Angina

Angina Pectoris: Symptoms, Types of Chest Pain, and Treatments Image

Angina, or angina pectoris, is chest pain caused by arteries that have narrowed to a point that they can no longer deliver enough blood to meet the heart’s demands.

Types of Angina

Angina can be classified as one of two types.

Stable Angina: People with stable angina experience symptoms of angina as a result of factors such as exercise or a heavy meal. Stable angina is predictable and generally lasts no longer than five minutes. Rest and nitroglycerin usually are enough to relieve the symptoms.

Unstable Angina: People with unstable angina have no predictable pattern of symptoms. Symptoms often occur while a person is resting, and rest or nitroglycerin often fails to relieve the symptoms. The symptoms also are more severe than those of stable angina. Unstable angina is not the same as a heart attack, but is an acute coronary syndrome and should be treated as an emergency.

Causes of Angina

Coronary artery disease is the most common cause of angina. In coronary artery disease, the coronary arteries—those responsible for delivering blood and oxygen to the heart—are narrowed by a buildup of cholesterol and calcium deposits. With narrowed arteries, the heart is unable to receive an adequate supply of blood.

Other causes of angina include injury, inflammation or infection of the arteries, which may also cause blood clots, or narrowed arteries.

Variant Angina

Variant angina, or Prinzmetal’s angina, is a form of unstable angina, but the cause is different. In variant angina, the heart muscle contracts in spasms, causing nearby arteries to temporarily narrow or close off. This briefly reduces blood flow to the heart, resulting in angina symptoms.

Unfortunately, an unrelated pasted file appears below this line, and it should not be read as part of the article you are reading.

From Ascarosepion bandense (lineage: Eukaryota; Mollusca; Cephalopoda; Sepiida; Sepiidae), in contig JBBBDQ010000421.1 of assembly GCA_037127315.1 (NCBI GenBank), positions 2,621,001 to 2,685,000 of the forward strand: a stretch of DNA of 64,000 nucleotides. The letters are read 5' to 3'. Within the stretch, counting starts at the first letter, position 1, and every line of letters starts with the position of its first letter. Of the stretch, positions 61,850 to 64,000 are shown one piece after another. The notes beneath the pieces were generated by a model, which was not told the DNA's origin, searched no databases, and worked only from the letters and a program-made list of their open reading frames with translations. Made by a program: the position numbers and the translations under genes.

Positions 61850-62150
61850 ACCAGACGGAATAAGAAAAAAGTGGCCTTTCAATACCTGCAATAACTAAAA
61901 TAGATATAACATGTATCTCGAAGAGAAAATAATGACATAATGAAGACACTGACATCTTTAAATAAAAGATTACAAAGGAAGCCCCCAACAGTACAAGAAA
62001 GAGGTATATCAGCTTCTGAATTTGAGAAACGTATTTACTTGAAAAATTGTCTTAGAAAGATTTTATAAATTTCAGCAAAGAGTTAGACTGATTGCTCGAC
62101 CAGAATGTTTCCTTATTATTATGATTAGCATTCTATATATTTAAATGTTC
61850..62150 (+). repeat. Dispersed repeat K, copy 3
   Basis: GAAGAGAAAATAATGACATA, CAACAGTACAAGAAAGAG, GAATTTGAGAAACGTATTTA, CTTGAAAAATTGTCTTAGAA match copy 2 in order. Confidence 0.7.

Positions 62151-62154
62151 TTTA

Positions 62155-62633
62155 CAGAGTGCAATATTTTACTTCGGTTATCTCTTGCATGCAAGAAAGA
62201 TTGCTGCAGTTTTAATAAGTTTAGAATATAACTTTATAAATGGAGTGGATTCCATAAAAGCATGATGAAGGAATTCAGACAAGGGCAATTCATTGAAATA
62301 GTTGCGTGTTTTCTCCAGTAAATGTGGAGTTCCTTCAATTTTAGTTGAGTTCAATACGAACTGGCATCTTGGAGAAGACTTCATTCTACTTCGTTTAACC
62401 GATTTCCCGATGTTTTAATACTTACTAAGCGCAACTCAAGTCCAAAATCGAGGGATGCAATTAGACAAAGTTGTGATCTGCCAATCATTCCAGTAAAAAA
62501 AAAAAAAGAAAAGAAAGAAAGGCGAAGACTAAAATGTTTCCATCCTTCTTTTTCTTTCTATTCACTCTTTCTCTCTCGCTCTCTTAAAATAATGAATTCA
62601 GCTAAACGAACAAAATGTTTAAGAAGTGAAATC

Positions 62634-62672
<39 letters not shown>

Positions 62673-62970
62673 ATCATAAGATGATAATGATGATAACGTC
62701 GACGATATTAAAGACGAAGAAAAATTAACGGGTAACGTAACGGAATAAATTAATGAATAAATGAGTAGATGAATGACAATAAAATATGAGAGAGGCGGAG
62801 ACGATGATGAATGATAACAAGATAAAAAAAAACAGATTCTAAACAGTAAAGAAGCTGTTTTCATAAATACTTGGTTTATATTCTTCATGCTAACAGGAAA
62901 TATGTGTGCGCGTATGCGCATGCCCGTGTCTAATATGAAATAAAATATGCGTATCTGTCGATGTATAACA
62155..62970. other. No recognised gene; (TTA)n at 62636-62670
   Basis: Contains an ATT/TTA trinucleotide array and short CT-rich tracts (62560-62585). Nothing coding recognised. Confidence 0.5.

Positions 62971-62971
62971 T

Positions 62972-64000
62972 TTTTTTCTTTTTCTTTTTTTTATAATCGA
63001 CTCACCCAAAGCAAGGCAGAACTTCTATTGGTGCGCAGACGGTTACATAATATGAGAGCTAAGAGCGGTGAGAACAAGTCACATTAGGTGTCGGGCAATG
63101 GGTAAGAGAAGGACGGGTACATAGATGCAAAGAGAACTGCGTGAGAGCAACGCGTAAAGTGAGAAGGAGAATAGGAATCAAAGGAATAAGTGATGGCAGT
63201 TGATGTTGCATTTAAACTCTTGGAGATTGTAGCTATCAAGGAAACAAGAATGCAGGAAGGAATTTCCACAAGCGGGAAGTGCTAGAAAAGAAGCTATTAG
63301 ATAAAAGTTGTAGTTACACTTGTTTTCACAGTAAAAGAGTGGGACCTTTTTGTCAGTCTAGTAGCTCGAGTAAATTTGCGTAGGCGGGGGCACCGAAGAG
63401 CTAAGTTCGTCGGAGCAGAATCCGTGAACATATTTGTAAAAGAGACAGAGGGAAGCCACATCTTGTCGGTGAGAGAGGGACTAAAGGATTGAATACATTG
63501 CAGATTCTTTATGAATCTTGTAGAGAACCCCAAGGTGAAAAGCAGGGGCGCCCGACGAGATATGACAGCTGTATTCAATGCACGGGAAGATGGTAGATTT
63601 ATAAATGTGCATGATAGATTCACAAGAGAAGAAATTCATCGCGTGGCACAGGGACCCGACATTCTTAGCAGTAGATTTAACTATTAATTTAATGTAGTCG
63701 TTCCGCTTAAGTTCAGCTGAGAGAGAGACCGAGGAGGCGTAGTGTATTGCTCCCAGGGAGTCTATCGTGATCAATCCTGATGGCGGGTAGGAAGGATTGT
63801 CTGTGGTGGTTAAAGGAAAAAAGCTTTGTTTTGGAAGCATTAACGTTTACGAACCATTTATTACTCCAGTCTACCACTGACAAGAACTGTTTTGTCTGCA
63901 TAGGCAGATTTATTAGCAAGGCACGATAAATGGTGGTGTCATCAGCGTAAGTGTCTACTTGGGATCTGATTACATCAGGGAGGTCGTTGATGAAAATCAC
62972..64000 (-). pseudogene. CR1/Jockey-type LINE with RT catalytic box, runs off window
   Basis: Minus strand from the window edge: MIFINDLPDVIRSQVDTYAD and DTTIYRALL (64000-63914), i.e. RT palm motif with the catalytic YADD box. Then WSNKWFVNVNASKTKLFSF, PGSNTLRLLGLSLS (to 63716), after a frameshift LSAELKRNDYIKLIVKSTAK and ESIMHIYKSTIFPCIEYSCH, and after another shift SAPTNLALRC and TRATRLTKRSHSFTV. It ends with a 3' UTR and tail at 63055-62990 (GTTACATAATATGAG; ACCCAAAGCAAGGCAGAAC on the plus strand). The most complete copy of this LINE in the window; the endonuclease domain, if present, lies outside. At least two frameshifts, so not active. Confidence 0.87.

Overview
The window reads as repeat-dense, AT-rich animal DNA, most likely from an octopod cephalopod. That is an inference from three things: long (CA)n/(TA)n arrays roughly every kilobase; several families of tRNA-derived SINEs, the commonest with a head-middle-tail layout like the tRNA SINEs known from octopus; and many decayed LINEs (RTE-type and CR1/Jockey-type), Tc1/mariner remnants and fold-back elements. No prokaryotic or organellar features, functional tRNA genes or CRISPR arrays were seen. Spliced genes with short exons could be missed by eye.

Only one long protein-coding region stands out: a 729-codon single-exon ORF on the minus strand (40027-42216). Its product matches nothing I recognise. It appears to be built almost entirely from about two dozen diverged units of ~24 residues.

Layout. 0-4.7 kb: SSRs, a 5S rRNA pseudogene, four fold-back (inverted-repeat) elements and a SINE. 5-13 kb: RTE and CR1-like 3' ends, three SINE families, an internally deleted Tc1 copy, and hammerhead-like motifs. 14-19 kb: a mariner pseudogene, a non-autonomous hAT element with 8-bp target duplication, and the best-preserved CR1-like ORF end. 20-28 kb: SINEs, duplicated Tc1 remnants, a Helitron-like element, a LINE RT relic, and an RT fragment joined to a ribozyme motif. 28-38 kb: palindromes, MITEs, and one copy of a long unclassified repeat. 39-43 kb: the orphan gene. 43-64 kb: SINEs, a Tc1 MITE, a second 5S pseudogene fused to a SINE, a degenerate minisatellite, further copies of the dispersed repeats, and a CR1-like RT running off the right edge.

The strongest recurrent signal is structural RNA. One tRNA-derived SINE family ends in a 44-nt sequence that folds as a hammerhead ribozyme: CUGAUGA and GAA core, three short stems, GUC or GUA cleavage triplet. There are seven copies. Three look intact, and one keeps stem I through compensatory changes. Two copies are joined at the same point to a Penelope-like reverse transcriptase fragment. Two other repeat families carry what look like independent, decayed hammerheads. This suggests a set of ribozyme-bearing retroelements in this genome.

Variant angina symptoms almost always occur at rest and are particularly common between midnight and 8 a.m.

Treatment for variant angina usually consists of nitroglycerin and calcium channel blockers.

Symptoms of Angina

Symptoms of angina include:

  • discomfort or pain in the chest
  • radiating pain in the neck, shoulders, arms, neck, jaw or back
  • shortness of breath
  • dizziness
  • fainting
  • sweating
  • nausea
  • a rapid or irregular heartbeat
  • a feeling of impending doom.

You might notice that angina symptoms are identical to heart attack symptoms. Distinguishing between an angina attack and a heart attack is actually quite difficult.

Angina symptoms are usually temporary, while heart attack symptoms tend to linger. Also, for people with stable angina, rest or nitroglycerin relieves the symptoms. People experiencing a heart attack often find no relief from rest or nitroglycerin.

Chest Pain: Other Causes?

Chest pain doesn’t always signal an angina attack or a heart attack. A number of other conditions may result in chest pain, including:

  • sore chest muscles
  • a respiratory infection
  • asthma
  • gastroesophageal reflux disease (GERD)
  • pulmonary embolism.

Angina Pectoris Treatments

Treatments for angina depend on the type and severity of the angina. For most people with stable angina, symptoms disappear after a period of time. Rest and nitroglycerin may be sufficient to treat the attack.

For people with unstable angina, other medications such as antiplatelet medications, beta blockers, calcium channel blockers and blood thinners may be given.

In severe cases of angina, or where the risk of a heart attack is high, surgical procedures such as a coronary artery bypass grafting and percutaneous transluminal angioplasty may be recommended.

Resources

Alaeddini, J., Alimohammadi, B.